In Praise of Shadows

In Praise of Shadows by Jun’Ichiro Tanizaki offers a compelling alternative to traditional Western aesthetic judgments on the nature of space and light, as well as forwarding a racial theory of aesthetic appreciation. The author focuses on the applications of subtly, nuance and silence, arguing that such manifestations in Japanese culture are being corroded by imposing Western customs and technology, which the author contends often are garishly explicit and overbearing in an aesthetic sense. Finally, the author ends his writing with a plea for artists to preserve Japanese culture and artistic convention by “push[ing] back into the shadows the things that come too clearly,” (65) by returning dignity to the Japanese society.

Tanizaki begins by lamenting the state of technology in his homeland, contending that the Western technological advances which have been adopted in order to hastily modernize the state are fundamentally alien in nature, clashing with racial Japanese tangibility and cultural demands. The author does admit that such devices seem necessary in modern times, relating to us the story of a freezing ascetic before a heating stove, postulating that even the most austere monk would indulge in using the technology to save his life (62). Yet even while these innovations appear necessary in function, paradoxically, their nature seems fundamentally at odds with the Japanese “temper,” (62) and the author wonders aloud on the question of science, suggesting that its application and essence would be different if discovered by Asian minds first. Tanizaki uses the example of a Western pen to elucidate his claim: the blue ink of the ballpoint pen seems an affront to Japanese visual taste (which apparently is more desirous to perceive “Indian ink”), and the metallic end lacks the dexterity necessary to form traditional symbols properly (62). As a consequence of adopting a more “Japanese” pen, with a tufted end and the ability to loose ink into the tip, a cascade of events might occur: Western paper and writing systems would become less desirable, and accordingly, Western literature would no longer be held in such esteemed demand.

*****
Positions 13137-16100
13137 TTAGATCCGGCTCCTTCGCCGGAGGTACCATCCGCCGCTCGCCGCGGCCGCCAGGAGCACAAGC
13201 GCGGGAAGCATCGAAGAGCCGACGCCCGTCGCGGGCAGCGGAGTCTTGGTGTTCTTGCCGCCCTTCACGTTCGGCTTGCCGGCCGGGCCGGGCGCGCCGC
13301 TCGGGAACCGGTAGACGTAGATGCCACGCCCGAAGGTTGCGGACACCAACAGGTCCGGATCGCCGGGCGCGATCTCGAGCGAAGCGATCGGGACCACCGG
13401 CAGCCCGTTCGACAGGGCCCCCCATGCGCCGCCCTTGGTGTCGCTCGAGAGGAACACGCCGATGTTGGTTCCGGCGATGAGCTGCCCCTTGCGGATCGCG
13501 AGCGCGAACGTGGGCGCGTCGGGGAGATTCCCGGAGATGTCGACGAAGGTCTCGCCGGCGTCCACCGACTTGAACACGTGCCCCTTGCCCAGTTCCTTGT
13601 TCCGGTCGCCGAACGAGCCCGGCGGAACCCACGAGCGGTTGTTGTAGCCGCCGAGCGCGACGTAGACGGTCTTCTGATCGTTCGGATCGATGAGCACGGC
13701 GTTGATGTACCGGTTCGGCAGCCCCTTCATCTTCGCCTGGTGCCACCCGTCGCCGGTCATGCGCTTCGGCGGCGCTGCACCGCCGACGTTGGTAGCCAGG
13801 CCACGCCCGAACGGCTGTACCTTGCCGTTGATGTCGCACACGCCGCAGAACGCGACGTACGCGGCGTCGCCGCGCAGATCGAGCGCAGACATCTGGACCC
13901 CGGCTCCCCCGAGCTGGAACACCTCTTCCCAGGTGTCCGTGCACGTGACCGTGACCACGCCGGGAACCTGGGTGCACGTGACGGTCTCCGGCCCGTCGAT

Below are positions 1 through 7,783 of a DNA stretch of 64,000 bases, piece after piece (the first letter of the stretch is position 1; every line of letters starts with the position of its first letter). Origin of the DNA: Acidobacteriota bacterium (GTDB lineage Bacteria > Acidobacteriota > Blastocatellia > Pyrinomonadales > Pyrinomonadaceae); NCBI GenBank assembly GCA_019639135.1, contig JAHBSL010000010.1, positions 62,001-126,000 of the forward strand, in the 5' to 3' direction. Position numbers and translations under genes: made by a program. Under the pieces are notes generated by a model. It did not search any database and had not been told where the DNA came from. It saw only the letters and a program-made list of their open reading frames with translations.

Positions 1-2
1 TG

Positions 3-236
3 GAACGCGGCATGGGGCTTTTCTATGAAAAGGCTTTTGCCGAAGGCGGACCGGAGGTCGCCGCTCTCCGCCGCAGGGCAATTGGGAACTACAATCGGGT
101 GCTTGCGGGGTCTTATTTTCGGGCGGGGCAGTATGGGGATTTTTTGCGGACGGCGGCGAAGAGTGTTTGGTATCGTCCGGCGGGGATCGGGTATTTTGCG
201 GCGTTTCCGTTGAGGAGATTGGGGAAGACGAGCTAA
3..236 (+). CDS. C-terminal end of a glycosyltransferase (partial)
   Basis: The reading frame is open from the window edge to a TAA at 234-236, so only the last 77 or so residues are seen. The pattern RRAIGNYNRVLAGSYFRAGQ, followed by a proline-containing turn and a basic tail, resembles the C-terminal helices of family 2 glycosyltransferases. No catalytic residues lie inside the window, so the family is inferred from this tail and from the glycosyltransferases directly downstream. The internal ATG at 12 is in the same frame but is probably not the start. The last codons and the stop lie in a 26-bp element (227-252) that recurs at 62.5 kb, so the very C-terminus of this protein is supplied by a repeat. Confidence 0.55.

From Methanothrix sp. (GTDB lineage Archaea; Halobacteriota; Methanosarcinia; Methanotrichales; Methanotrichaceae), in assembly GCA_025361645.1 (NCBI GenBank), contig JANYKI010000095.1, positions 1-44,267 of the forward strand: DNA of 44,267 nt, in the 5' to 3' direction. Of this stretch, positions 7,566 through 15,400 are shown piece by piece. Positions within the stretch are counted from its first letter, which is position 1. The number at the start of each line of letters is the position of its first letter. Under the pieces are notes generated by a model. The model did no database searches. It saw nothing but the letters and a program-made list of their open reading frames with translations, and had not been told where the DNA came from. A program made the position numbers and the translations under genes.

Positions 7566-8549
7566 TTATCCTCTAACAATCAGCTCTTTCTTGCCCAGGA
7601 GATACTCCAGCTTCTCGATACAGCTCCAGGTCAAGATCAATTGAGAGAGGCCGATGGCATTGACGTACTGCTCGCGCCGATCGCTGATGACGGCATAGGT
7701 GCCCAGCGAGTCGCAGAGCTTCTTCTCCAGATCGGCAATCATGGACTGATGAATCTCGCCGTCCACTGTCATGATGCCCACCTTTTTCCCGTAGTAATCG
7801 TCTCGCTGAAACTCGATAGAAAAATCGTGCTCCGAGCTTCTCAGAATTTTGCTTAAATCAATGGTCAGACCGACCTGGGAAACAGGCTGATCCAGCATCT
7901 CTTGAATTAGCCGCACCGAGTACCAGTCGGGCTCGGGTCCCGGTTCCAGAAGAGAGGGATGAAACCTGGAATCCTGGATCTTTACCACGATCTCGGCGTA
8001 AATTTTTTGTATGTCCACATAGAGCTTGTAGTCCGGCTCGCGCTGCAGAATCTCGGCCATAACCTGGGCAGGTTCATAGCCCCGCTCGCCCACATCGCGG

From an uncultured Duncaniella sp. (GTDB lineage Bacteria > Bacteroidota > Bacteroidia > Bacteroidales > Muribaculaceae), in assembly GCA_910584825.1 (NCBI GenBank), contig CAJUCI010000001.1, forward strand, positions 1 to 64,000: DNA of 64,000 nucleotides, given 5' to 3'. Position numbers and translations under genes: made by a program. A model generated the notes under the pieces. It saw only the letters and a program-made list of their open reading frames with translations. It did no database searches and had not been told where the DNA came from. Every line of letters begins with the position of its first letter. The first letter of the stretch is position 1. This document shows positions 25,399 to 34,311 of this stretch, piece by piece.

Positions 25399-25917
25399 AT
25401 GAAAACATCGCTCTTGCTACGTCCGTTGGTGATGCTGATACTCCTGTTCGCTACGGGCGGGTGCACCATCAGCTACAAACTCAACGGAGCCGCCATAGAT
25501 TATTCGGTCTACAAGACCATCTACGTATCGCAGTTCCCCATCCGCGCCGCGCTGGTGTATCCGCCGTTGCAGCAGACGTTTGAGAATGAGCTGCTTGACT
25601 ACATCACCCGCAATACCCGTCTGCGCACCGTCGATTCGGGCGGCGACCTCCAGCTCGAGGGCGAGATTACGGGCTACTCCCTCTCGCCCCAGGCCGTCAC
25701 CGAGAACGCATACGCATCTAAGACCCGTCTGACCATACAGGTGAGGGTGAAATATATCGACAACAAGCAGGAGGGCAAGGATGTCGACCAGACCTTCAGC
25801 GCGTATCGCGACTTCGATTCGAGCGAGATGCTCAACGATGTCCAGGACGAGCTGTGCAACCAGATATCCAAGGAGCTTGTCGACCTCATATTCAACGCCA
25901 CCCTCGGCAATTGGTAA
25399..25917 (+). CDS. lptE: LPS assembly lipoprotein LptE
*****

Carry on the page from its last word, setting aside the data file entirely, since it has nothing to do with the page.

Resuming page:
The quick and haphazard modernization of the country, claims Tanizaki, occurring without deliberate meditation or serious consideration, has brought upon the Japanese people a slew of “missteps and inconveniences” (63) as the civilization did not have the ability to adapt its own specially suited technologies before being thrust upon Western ones. Tanizaki concludes that while most of the people of mainland Asia are still living as they were in the times of Confucius and Buddha, given the time, the whole of the region would have adopted developed technologies equivalent to the West, while maintaining national character. The author clarifies this claim by citing examples in which the nuance and subtleties which define the Japanese culture have been made irrelevant by the adoption of Western technologies not sensitive to the properties and norms of that society. Film, having developed independently in countries such as France, Germany and the United States, having developed varying techniques in “shading and coloration” respectively defined their national character through the “photographic image” itself (63). Accordingly, as the Japanese did not have the luxury to develop their own film techniques, taking into consideration racial, geographic and cultural properties, their national character is poorly expressed. The same can be said of utilizing the phonograph and radio: reticence and atmosphere, so crucial for Japanese music, and pauses of silence, critical in the appreciation of Japanese speech, are reduced to be “utterly lifeless” (63) by the machines which reproduce the sounds. Western paper is also similarly unsuitable and offensive to Japanese tastes, claims the author: Chinese/Japanese paper has a desirable texture and a warm and calming quality, is silent upon manipulation and features a shade of white more easily perceived by the Japanese people. While Western paper apparently repels light, Japanese paper diffuses it, an important consideration for traditional Japanese architectural decoration. Finally, while gleaming and sheen is appreciated by Western eyes, the Japanese are offended by brightness and explicitness, preferring vessels of a more “dark, smoky” sort (64).